Mary "Mae" Woodring

Mary Mae Woodring was possibly the wife of Christian Rees, but there remains much to research on this. Records from Philipsburg or Bellefonte are good candidates for more information.

Mary M. Zeller Rees

How and where the story of Mary M. Zeller Rees became intertwined with the Reese family history is not totally clear. For years, it appeared that she must be Christian's wife, but now it seems certain that she wasn't. See the 2017 Reese Reunion article Grave Findings for more information.

Mary Zeller Rees was the wife of John Rees, both of Philadelphia. Records from the First Reformed Church in Philadelphia show that Mary Zeller's middle name was Magdalene, and that she was born on July 21, 1780. That would have made her 22 when she married John Rees, 43, born on August 15, 1758.

Mary Zeller's parents are listed as Philip and Margaretha Zeller of Philadelphia. The Reformed church records indicate that they were married on June 4, 1769, and that her mother's maiden name was Ries. Mary had two brothers, William and Daniel. Mary Zeller was baptized in this church. John and Mary's marriage is included in the church records: "1802, May 23, Rees, Joh, and Mary Zeller." This entry is probably how Christian Rees was confused with John Rees, but early records such as the Trenton prisoner list and the list of Philipsburg settlers do not refer to him as "John" (or "John Christian").

In 1872, Mary Zeller Rees was living in Philadelphia. From an address on Coates Street, she signed an application for a veteran's pension by making an "X" between her first and last name. The pension cites various locations where her husband served some 85 years before during the Revolutionary War. The supporting letters note that she was in need, and she may have been in a hospital. She died on August 17, 1872, and was buried in the Laurel Hill Cemetery, in the same plot as John Rees.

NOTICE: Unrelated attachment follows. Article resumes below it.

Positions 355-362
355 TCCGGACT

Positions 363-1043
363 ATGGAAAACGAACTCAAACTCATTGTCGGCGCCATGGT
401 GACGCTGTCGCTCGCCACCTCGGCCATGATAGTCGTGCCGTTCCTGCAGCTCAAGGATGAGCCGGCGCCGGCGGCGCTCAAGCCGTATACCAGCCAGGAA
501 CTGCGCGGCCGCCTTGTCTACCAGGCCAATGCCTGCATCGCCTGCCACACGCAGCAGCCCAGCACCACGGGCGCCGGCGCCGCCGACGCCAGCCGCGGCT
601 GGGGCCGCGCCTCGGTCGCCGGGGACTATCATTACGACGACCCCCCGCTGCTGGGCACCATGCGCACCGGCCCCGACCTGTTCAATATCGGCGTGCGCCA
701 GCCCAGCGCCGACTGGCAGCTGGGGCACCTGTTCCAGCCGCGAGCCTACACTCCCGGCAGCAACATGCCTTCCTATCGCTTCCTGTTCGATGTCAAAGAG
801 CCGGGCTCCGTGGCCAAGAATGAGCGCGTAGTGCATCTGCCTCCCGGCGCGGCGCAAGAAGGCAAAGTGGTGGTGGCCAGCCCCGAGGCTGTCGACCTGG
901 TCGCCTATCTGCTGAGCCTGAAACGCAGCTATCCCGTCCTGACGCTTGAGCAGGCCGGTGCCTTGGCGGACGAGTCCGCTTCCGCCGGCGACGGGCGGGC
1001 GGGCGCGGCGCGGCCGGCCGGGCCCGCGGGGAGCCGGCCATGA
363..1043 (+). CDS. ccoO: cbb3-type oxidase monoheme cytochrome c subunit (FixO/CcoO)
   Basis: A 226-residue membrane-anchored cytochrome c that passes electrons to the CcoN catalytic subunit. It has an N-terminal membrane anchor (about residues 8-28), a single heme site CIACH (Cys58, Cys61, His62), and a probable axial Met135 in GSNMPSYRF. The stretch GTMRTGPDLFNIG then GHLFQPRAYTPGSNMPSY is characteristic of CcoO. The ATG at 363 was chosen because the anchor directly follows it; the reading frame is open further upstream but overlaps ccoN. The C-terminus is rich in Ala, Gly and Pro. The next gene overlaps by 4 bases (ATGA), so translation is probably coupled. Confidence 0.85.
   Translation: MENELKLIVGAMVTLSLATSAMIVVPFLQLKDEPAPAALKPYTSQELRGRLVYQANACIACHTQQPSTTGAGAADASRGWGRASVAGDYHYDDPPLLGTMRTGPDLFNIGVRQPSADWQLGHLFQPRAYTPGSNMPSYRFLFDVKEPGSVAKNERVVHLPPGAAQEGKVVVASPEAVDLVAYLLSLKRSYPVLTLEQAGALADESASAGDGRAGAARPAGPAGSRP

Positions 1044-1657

The Old Reformed Church building still exists and is located in old town Philadelphia.
Old First Reformed Church, 4th and Race Streets, Philadelphia
The Old Reformed Church, exit web sitePhiladelphia.
Photo credited to their web site.


The following is an interesting quote from the timeline history of the Old Reformed Church (from their web site):

1777 - "Pastor Casper Weyberg was thrown into prison for his preaching and converting the Hessian mercenaries to the American cause."
The Old Reformed Church of Philadelphia, has an interesting history of its own. Read more of the church's history at its web site.exit web siteBut it doesn't seem like Christian Rees ever attended that church after his capture at Trenton.